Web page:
Date of Award


Degree Name

Doctor of Philosophy


Computer Science


Nigel G. Ward


Although spoken dialog systems are becoming more widespread, their application is today limited largely to domains involving simple information exchange. To enable future applications, such as persuasion, new capabilities are needed. One barrier to the creation of such applications has been the lack of methods for building rapport between spoken dialog systems and human users, and more generally the inability to model the emotional and interpersonal aspects of dialog. This dissertation focuses on improving this.

A corpus of persuasive dialogs that in which a graduate coordinator informed undergraduate students about the graduate school option was analyzed. Although much of each dialog was involved in conveying factual information, there was also a heavy use of what appear to be rapport-building strategies. This seemed to occur through emotional coloring of the utterances of both coordinator and students as heard in prosodic variation, including variation in pitch, timing, and volume.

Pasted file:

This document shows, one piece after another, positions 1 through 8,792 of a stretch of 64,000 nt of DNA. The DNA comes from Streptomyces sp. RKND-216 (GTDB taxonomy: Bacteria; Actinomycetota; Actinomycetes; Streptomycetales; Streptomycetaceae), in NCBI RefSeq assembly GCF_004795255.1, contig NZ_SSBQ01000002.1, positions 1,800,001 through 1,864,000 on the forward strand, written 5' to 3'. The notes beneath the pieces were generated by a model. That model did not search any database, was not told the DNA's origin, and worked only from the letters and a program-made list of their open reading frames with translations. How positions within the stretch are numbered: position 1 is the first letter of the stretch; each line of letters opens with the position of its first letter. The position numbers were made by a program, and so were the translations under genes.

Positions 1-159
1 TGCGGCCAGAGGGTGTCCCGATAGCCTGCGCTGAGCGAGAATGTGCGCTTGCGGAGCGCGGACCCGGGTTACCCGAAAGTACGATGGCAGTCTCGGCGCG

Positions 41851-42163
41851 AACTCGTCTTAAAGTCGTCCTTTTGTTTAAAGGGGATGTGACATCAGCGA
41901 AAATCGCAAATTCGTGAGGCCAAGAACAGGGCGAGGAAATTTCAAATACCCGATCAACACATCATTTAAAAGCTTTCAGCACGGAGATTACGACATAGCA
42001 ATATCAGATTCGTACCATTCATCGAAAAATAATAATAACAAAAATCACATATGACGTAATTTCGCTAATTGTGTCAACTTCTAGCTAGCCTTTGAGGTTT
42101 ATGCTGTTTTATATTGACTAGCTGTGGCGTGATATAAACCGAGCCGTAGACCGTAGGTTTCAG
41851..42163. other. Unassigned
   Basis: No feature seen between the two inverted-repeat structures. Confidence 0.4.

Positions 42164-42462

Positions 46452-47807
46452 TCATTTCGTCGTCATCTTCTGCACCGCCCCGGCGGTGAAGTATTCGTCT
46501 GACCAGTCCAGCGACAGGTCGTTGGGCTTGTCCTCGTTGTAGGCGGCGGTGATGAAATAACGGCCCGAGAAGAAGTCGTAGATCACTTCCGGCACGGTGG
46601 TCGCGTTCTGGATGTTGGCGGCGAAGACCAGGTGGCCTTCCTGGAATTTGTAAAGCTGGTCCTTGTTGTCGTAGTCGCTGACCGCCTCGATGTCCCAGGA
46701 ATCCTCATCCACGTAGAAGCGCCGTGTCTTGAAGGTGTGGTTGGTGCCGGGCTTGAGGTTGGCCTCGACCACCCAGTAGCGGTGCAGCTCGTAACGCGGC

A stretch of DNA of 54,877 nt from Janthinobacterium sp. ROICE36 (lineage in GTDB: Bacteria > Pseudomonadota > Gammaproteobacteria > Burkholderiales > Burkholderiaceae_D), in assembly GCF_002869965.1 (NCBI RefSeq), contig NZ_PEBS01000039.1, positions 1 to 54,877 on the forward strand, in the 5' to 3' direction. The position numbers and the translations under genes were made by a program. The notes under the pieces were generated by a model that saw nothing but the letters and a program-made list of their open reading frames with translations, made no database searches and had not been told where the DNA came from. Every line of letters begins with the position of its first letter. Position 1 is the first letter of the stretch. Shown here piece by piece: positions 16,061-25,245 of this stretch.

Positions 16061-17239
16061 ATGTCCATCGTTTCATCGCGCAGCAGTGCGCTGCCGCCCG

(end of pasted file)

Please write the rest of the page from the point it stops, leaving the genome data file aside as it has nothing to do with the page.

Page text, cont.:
Some of these rapport-building strategies were modeled and implemented in a spoken dialog system named Gracie (Graduate Coordinator with Immediate-Response Emotions). Gracie is the first dialog system that uses emotion in voice to build rapport with users. This is accomplished by first detecting emotions from the user's voice, not classic emotions such as sadness, anger, and joy, but the more subtle emotions that are more common in spontaneous conversations. These subtle emotions are described with a dimensional approach, using the three dimensions of activation (active/passive), evaluation (positive, negative), and power (dominant/submissive). Once the user's emotional state is recognized, Gracie chooses an appropriate emotional coloring for the response.

To test the value of such emotional responsiveness, an experiment with 36 subjects examined whether a spoken dialog system that recognizes human emotion and reacts with appropriate emotion can help gain rapport with humans. Users felt significantly more rapport with Gracie to the controls, and in addition, users significantly preferred Gracie to the other two systems. This suggests that dialog systems that attempt to connect to users should vary their emotional coloring, as expressed through prosody, in response to the user's inferred emotional state.




Received from ProQuest

File Size

123 pages

File Format


Rights Holder

Jaime Cesar Acosta